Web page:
Volcanos and Fog
Why does fog form over volcanoes?
There could be a couple of reasons that you see fog
or clouds above volcanoes.
Many active volcanoes are still emitting gases,
which contain water vapor. At the height of the top
of te volcano, it is often quite cold, so the water vapor
condenses into fog or cloud (fog is really just a cloud
near the ground).
Another possibility is that air is being lifted over the
volcano; the air has to go somewhere, so when the wind blows
air towards the volcano, the air has to either go around the
volcano or rise above the volcano. Air cools as it rises
and if it cools enough to bring the water vapor in the air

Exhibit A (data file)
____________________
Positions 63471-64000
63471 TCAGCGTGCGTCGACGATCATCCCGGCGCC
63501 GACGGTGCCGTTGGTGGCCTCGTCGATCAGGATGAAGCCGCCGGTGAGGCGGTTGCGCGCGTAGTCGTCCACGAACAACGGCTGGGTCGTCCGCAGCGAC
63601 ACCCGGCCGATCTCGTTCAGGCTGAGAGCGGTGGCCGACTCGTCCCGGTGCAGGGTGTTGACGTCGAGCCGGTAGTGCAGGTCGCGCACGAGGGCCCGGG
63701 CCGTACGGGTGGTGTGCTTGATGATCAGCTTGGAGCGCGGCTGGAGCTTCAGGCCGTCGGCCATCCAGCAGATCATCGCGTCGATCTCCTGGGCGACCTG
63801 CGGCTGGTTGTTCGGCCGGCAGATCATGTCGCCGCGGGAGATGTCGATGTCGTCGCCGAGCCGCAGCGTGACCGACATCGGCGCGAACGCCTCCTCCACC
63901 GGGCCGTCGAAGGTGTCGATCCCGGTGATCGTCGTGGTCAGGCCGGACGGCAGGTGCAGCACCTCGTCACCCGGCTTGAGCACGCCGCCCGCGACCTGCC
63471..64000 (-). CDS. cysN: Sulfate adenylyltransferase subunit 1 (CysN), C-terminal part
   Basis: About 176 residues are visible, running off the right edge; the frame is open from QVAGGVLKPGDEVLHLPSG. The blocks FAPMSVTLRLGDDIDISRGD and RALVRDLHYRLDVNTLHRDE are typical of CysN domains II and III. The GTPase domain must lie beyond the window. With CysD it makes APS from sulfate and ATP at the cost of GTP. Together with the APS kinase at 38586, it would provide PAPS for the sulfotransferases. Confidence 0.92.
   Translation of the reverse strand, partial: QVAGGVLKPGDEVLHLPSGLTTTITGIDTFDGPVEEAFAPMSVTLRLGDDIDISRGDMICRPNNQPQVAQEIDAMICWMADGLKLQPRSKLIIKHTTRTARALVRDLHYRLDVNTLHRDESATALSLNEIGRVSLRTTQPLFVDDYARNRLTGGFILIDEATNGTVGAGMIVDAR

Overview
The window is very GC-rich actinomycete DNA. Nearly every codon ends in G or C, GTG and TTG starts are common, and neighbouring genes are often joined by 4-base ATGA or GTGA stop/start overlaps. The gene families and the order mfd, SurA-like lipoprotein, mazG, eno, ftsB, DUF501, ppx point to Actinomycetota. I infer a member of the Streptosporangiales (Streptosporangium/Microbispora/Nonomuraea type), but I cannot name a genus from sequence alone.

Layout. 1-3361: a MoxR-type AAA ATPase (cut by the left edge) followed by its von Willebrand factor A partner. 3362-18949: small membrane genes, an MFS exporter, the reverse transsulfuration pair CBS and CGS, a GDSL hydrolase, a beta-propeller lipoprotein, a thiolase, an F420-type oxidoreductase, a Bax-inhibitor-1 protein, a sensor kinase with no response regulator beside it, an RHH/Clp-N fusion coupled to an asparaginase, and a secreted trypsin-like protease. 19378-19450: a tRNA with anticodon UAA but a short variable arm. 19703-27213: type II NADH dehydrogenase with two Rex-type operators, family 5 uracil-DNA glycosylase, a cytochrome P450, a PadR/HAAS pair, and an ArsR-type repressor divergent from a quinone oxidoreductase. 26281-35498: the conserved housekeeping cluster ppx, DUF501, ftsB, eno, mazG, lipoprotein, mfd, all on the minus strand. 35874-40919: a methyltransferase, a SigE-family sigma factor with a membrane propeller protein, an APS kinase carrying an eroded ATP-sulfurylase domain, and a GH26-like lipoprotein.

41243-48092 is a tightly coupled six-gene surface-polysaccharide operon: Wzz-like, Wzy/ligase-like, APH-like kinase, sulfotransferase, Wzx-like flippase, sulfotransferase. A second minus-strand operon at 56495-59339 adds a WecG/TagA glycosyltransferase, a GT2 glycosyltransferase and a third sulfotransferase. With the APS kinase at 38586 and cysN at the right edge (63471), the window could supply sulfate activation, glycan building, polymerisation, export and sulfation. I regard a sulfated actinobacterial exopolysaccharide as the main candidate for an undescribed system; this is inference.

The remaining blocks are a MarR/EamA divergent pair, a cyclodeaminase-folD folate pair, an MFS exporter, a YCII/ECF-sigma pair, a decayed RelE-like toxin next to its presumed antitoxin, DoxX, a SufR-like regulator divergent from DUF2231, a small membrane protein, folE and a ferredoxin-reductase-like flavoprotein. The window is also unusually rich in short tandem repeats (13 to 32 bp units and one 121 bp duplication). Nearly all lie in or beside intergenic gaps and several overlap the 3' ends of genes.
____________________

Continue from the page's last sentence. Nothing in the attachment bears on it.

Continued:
to the condensation point, a cloud will form over and/or
around the top of the volcano.
David R. Cook
Climate Research Section
Environmental Science Division
Argonne National Laboratory
The "fog" you see above volcanoes is a mixture of smoke and hot
steam that has condensed in the cooler atmosphere. The steam comes
from water from deep within the Earth.
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Update: June 2012